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Community, by Fred Sparling

Galloway Ridge boasts many talented and creative authors and writers. We are a community full of thoughtful, generous, and accomplished retirees who have chosen Galloway Ridge as their home. Residents exchange stories, share experiences, and continue to learn from one another.

Fred Sparling, a resident since 2014, describes what living is like at Galloway Ridge through this colorful short piece called Community.

Please Enjoy!

All 400 passengers on this gilded ship come from different places and backgrounds but have elected to take a final great voyage together. The trip will be long, averaging around 10 years. Eventually, we will of necessity debark, entering a realm shrouded in mystery, fearful to some and joyous to others, the subject of repeated analysis in religion, novels, and poetry. The ship is well maintained, is led capably, and has superb chefs on board. First-class health care is available. The ship is firmly moored to the land in a bucolic setting. It is the passengers who are traveling; their final journeys are guided by their hopes and their fears, each ultimately alone but comforted by spouses, family, and friends. By community.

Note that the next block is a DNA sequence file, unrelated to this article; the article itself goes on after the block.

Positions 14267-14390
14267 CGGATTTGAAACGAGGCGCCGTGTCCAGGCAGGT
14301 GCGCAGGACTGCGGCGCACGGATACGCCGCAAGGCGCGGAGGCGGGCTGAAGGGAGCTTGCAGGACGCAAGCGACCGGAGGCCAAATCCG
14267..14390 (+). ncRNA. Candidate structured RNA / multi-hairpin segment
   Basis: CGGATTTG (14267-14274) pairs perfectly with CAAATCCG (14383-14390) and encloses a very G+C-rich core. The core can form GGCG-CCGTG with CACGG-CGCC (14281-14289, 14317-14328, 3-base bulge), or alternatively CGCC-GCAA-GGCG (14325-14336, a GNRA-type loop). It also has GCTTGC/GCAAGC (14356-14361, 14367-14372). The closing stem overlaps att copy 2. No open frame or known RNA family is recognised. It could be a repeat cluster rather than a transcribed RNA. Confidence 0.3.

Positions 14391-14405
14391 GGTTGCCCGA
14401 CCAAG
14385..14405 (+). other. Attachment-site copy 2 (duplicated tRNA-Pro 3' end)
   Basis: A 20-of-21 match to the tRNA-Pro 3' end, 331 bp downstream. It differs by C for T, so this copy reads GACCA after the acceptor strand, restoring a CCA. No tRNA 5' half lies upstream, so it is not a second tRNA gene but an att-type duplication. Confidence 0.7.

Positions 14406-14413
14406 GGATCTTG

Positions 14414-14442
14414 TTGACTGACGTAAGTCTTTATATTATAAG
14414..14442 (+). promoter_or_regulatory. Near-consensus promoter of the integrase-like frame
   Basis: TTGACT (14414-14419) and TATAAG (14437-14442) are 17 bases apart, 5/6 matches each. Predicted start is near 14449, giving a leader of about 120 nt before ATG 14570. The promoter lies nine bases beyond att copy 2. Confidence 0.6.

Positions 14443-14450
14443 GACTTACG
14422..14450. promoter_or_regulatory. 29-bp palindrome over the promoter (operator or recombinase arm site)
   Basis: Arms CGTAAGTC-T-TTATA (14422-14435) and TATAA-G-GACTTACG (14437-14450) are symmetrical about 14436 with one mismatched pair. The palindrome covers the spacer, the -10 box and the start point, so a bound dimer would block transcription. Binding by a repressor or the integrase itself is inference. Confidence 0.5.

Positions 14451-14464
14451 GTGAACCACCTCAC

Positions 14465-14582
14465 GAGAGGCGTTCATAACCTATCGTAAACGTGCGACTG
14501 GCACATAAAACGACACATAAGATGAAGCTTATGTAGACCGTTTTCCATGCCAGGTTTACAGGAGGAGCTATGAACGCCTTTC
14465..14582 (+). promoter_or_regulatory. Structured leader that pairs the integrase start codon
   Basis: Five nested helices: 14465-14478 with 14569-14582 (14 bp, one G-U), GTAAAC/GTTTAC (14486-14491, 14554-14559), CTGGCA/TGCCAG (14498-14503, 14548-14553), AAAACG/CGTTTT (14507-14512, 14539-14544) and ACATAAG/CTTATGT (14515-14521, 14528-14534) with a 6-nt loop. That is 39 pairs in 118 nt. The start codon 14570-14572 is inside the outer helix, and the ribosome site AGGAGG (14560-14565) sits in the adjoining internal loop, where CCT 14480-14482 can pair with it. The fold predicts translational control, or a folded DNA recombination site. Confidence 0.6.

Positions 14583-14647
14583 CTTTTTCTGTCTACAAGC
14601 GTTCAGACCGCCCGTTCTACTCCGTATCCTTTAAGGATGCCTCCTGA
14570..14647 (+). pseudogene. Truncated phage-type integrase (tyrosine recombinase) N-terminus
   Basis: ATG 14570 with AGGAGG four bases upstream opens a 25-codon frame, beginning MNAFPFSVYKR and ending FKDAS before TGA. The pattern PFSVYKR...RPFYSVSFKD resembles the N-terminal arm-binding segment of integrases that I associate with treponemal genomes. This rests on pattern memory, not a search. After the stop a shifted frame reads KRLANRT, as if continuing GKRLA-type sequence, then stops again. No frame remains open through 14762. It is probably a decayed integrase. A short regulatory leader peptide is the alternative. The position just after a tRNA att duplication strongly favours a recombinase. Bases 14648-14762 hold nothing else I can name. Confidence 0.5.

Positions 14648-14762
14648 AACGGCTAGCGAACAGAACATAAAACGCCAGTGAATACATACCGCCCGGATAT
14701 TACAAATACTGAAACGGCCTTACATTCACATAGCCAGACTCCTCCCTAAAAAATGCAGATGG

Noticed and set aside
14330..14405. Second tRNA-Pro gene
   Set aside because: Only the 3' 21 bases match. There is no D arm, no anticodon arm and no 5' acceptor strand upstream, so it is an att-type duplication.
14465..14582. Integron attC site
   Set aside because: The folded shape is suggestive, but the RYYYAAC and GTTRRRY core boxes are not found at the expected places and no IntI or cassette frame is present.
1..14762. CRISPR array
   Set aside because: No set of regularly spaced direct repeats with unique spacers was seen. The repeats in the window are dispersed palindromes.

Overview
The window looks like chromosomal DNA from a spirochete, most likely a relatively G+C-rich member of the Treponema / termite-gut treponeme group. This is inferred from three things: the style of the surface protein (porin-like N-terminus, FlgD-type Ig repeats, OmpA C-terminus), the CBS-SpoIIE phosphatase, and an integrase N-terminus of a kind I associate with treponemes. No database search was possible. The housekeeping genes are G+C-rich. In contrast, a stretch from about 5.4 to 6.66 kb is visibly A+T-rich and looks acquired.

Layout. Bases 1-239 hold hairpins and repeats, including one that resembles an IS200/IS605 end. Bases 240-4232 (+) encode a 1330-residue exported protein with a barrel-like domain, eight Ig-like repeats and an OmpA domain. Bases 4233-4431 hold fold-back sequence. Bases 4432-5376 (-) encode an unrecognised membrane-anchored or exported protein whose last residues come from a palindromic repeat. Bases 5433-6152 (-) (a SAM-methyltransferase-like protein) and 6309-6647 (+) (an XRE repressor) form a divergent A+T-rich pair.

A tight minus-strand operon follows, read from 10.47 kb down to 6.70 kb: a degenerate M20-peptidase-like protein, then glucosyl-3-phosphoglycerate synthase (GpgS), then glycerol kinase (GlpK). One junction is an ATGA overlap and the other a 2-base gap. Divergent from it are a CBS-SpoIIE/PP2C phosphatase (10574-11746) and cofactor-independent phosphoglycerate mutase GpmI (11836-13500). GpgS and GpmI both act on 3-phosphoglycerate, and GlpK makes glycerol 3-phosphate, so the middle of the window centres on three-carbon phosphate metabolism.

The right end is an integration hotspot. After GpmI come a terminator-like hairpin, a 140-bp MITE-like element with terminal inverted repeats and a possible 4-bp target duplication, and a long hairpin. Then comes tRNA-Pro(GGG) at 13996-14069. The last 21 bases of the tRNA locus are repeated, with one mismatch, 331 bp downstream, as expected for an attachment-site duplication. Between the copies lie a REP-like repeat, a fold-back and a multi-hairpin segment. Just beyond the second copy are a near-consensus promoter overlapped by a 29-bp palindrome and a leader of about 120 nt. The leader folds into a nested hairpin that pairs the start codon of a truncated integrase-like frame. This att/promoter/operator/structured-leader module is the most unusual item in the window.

Staff members do a wonderful job in every conceivable way in helping us on our journeys. Activities and programs of many kinds, some led by staff and some by passengers, are arranged onboard or offshore in the community. We can seek personal help as we age and can move to a closely tethered smaller ship if we need more assistance before we reach our final destination. But the primary joys come from our fellow passengers who are a remarkably talented bunch.

There is a general but unspoken agreement we are especially interesting people. Of course, there is no external evaluation to confirm this judgment, but we are confident in our self-assessment. By design, none of us is young, each has lived a long life and has accumulated many experiences and a modicum of wisdom.

The population self-assembles into many different small groups. Some are quite separate in attitude and belief, especially those based on political views, but things always remain civil. The wider world, unfortunately, suffers terribly from this problem, probably stemming from our deep history as members of different tribes, once separated by space but brought together into a much smaller modern world.

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